Yoon speculates that cooking could go the way of sewing, a niche activity that is largely a hobby today, but was once a vital skill that almost everyone practiced (back when people sewed their own clothing). If cooking goes in the same direction, packaged food brands are going to be in for a rude shock.

Targeting younger consumers

Supermarket retailers probably do not have the luxury of waiting around and seeing how this all plays out, especially with Amazon/Whole Foods dabbling with the meal kit delivery service concept. Absent hard data on the future direction for meal kit delivery services, operators are keenly interested in how younger consumers are reacting to the concept. Interest in meal kit delivery services tends to skew young, but many younger consumers have never even tried a meal kit delivery service.

According to a 2016 survey of American millennials ages 20-29 commissioned by the Private Label Manufacturer’s Association, 54.1% of survey respondents said they had never tried a “food box delivery service” like Blue Apron, Graze, or HelloFresh. This could quickly change given the involvement of a supermarket chain like Albertsons and its 2,300 stores, but the fact remains that nobody really knows for sure how this is going to turn out.

When it comes to meal planning, younger generations look like they might appreciate the help provided by the likes of Plated, Blue Apron, HelloFresh, and others. According to a Q3 2016 GlobalData consumer survey, millennial-age consumers are much more likely to take an ad hoc approach to meal planning than older consumers.

41% of Americans ages 25-34 say they typically purchase ingredients for main meals on the day they are preparing the main meal, versus just 7% of consumers ages 55-64. This suggests that millennials are doing a lot of last-minute “planning” of the type that meal kit delivery services can easily replace.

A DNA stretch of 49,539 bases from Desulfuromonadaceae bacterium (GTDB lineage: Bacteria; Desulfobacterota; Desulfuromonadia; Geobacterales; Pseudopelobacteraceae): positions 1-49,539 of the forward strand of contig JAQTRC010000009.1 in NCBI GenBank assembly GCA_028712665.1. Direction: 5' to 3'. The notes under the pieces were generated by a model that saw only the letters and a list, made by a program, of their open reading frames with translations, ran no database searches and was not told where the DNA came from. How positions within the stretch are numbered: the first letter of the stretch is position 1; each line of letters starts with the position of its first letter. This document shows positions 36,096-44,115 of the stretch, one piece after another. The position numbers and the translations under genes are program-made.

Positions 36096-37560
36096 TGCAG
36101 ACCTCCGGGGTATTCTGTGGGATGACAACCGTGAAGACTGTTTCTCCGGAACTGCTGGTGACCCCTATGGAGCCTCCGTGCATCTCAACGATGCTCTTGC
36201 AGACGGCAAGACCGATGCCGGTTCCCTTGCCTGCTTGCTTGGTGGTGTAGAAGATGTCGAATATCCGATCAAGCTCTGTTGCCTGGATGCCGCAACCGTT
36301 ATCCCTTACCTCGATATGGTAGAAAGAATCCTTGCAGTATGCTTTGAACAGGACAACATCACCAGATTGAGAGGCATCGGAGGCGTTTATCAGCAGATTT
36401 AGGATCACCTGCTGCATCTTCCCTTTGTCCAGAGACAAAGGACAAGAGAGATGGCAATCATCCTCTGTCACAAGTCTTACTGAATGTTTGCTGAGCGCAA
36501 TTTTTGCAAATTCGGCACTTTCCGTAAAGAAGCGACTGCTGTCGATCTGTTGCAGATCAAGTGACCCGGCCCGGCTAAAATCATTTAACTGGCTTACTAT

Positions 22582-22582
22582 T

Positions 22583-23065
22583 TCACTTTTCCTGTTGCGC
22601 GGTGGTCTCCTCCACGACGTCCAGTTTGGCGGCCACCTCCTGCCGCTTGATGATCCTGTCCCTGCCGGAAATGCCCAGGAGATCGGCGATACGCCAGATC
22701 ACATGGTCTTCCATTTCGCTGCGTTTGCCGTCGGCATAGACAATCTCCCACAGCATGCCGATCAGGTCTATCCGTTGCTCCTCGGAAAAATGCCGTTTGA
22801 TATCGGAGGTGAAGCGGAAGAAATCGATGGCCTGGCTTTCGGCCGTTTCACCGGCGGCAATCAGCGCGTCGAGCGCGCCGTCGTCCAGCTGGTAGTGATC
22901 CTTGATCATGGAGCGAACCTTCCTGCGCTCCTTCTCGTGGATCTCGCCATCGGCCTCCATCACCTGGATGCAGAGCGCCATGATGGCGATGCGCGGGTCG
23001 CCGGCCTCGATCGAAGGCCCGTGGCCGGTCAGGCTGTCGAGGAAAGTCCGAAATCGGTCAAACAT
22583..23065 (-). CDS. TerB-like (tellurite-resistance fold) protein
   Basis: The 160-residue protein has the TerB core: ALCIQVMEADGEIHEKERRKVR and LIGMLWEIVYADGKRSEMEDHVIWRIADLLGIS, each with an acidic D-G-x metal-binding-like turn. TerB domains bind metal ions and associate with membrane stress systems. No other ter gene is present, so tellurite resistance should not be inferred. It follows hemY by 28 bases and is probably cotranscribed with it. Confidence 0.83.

Could supermarket chains help cut meal kit costs?

One huge impediment for future growth is cost. Consumers are willing to pay for convenience, but only to a point. With price points of around $10 to $12 per meal from services like Blue Apron and Plated, meal kits are much more expensive than preparing a meal from scratch or assembling one from prepared supermarket foods.

The involvement of a supermarket chain like Albertsons could push those prices down through economies of scale. Some meal kit delivery services are already focusing on this issue. Dinnerly is attacking the cost issue by using fewer ingredients and repeating recipes to pass along the cost savings of bulk purchasing of ingredients. Doing so cuts the cost per meal to around $5 which the company claims makes Dinnerly “the most affordable meal kit around,” according to the brand’s website. Whether that is enough of a saving to make a difference remains to be seen.

One warning to meal delivery service buyers is to take a good look at what happened to meal assembly kitchens before diving in. About a decade ago, meal assembly kitchens looked like a huge threat to supermarkets by providing the convenience of preparing a week’s worth of meals at a time. But the Great Recession drove a stake through the concept – unemployed consumers found they had plenty of time to cook and little need or money to pay for convenience – and meal assembly kitchens died off quickly.

Meal kit delivery services have not been around long enough to prove they can survive the trying economic times that took out meal assembly kitchens. That may be the ultimate proof-of-concept.